Today at The Comics Journal, we've got another early look at one of the fall's more anticipated titles: Britt Wilson's latest with Koyama, Ghost Queen. Get in on the hotness now, otherwise you can't condescend to latecomers.
If you'd been wondering why L. Nichols was putting himself through cross-country flights with small children, today you'll get your answer, the best answer of all: love. The latest chapter in his Cartoonist Diary awaits!
Today's Comics Journal review sees Martyn Pedler reviewing a hardcover comic release from a major comics publisher about Nazi Germany in the days prior to World War II, but no, it's not Berlin by Jason Lutes, which we reviewed yesterday. Instead, this is John Hendrix The Faithful Spy: Dietrich Bonhoeffer and the Plot to Kill Hitler, which has been collecting a whole laundry list of the kinds of pre-release accolades that make a big difference to traditional bookstores and libraries. It's an interesting prospect, the thought that this book--an easy on the eyes, sub-200 page hardcover pulsing with the simple stylistic constructs that often appeals to readers new to comics in part because they aren't really comics--has every potential of being talked about in the same breath with Lutes' massive, career-defining and defiant magnum opus despite the vast chasm of aesthetic weight and obvious bone-in effort that differentiates them, simply because of the timing of release and the ease of their pairing. Pedler gives it a fair assessment, at least.
In fact, the only real sense that The Faithful Spy is a book for young readers comes with Hendrix’s editorializing – like that word “chillingly”, above. After explaining Hitler’s plan to take over Germany and eradicate the Jewish people, Hendrix gives over a whole page to explain “These were horrid ideas.” Does he not trust his audience to see how horrific the Nazi regime was? Or is this just how we have to talk today when the fact that Nazis are bad seems distressingly up for debate once more? I’m not sure.
While i'm on the subject of Berlin, here's the ultimate throwback: our original review of the first issue, published back in 1996. (I was but a boy at the time, and my knowledge of comics geography went no further than Blüdhaven.) Written by Christopher Brayshaw, it includes choice bits of we'll-see-how-this-goes, but more than that, it's a beautiful snapshot of Jason's subtle experiments, and reading it again--knowing that neither critic nor creator would know how long the road had begun--is a real treat.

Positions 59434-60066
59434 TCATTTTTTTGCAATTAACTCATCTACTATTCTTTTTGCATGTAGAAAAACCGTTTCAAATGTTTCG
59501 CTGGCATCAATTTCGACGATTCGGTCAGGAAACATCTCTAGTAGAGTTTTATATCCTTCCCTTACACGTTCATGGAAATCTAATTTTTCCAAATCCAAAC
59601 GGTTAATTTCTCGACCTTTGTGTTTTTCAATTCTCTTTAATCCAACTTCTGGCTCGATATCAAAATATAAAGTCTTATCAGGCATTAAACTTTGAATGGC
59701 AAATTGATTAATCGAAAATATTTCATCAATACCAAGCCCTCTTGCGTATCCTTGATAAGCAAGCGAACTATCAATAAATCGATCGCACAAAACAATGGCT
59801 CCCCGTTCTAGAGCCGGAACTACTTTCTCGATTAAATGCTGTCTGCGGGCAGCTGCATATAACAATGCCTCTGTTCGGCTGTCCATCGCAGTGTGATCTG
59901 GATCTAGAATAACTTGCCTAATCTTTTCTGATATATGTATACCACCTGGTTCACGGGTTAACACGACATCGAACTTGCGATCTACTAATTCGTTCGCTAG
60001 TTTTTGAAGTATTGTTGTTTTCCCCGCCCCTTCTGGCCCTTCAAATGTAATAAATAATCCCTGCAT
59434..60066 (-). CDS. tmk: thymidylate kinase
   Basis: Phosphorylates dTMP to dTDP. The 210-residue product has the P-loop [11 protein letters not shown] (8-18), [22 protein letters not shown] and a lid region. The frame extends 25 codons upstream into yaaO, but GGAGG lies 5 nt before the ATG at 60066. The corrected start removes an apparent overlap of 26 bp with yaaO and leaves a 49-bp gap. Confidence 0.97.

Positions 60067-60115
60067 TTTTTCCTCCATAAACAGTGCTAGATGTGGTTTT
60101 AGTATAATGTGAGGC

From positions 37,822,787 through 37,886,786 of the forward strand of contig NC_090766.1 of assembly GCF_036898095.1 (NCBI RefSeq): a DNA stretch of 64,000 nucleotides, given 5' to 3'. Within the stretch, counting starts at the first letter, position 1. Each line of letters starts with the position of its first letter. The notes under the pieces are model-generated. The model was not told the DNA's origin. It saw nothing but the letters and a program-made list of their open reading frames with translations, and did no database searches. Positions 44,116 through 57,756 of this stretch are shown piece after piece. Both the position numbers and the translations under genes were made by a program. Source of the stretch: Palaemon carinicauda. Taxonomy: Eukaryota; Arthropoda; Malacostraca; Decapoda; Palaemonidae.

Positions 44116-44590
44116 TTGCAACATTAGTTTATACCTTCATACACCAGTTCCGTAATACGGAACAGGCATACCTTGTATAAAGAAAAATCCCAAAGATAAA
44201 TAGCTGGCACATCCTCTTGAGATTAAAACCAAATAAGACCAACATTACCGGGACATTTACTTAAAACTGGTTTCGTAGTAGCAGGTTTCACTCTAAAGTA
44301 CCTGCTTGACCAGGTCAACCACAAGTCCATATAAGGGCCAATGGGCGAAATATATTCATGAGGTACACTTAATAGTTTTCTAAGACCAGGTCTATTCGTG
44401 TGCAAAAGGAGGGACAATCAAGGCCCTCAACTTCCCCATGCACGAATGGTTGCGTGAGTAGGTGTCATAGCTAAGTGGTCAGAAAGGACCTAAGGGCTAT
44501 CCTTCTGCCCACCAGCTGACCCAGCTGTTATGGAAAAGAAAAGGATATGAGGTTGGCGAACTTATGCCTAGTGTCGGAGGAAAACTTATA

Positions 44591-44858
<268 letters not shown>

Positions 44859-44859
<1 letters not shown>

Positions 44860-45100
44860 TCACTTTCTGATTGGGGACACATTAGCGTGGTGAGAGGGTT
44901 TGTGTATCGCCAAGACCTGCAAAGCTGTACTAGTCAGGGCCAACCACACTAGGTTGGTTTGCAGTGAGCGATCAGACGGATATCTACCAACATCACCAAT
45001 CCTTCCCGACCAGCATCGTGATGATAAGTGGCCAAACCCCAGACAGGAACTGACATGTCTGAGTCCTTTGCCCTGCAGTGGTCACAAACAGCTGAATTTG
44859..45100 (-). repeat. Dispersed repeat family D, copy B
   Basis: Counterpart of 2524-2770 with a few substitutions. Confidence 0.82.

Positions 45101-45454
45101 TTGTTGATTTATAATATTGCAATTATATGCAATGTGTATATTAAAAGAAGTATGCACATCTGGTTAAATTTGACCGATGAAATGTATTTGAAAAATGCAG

I find myself less interested in the story's characters than in Lutes' thoughtful play with different kinds of pacing. Coming after Jar of Fools' bravura pacing, this can't help but feel like a bit of a letdown. But Lutes' commitment to experimentation and to refining his storytelling techniques bodes well for his continued development as a cartoonist. I'm consequently willing to accept my minor reservations about Berlin for now, in return for the more innovative work that Lutes' present experiments promise in the future.
Over at Hyperallergic, Dominic Umile takes a look at Oliver Kugler's Escaping Wars and Waves, a collection of his illustrated profiles subtitled "Encounters with Syrian Refugees".
Kugler’s process yields peripheral cartoon-like spot illustrations, like those supporting street vendor Claudia’s story on Greece’s Kos Island, where tourism declines and refugees sleep on trashed cardboard. For Vian, whose imprisoned activist husband hasn’t met his infant son yet and whose glassy doll-eyes are trained on the reader, Kugler utilizes captions, oversized header type, and word balloons, too. While the work isn’t always labeled as such and is far more venturesome than what is being produced at mainstream comics publishers, Escapingowes as much to the tradition of comics and sequential art as it does to journalism.
Over at WWAC, Tony Wei Ling goes long on Carta Monir's Secure Connect.
Monir is an amazing talent. As a cartoonist, she’s developed an instantly recognizable conceit that’s way more versatile than it seems on first blush. Her work is always, it seems, about how video games and computers work their way into you. But what each comic is about emotionally feels particular, never rehashed. In her body of published short works, she’s nailed the sweet, the grotesque, the bitter, and the mournful.
Over at The Nerdist, Michel Fiffe's latest experiment with getting that money intersected with getting that GI Joe. Click and ye shalt be found.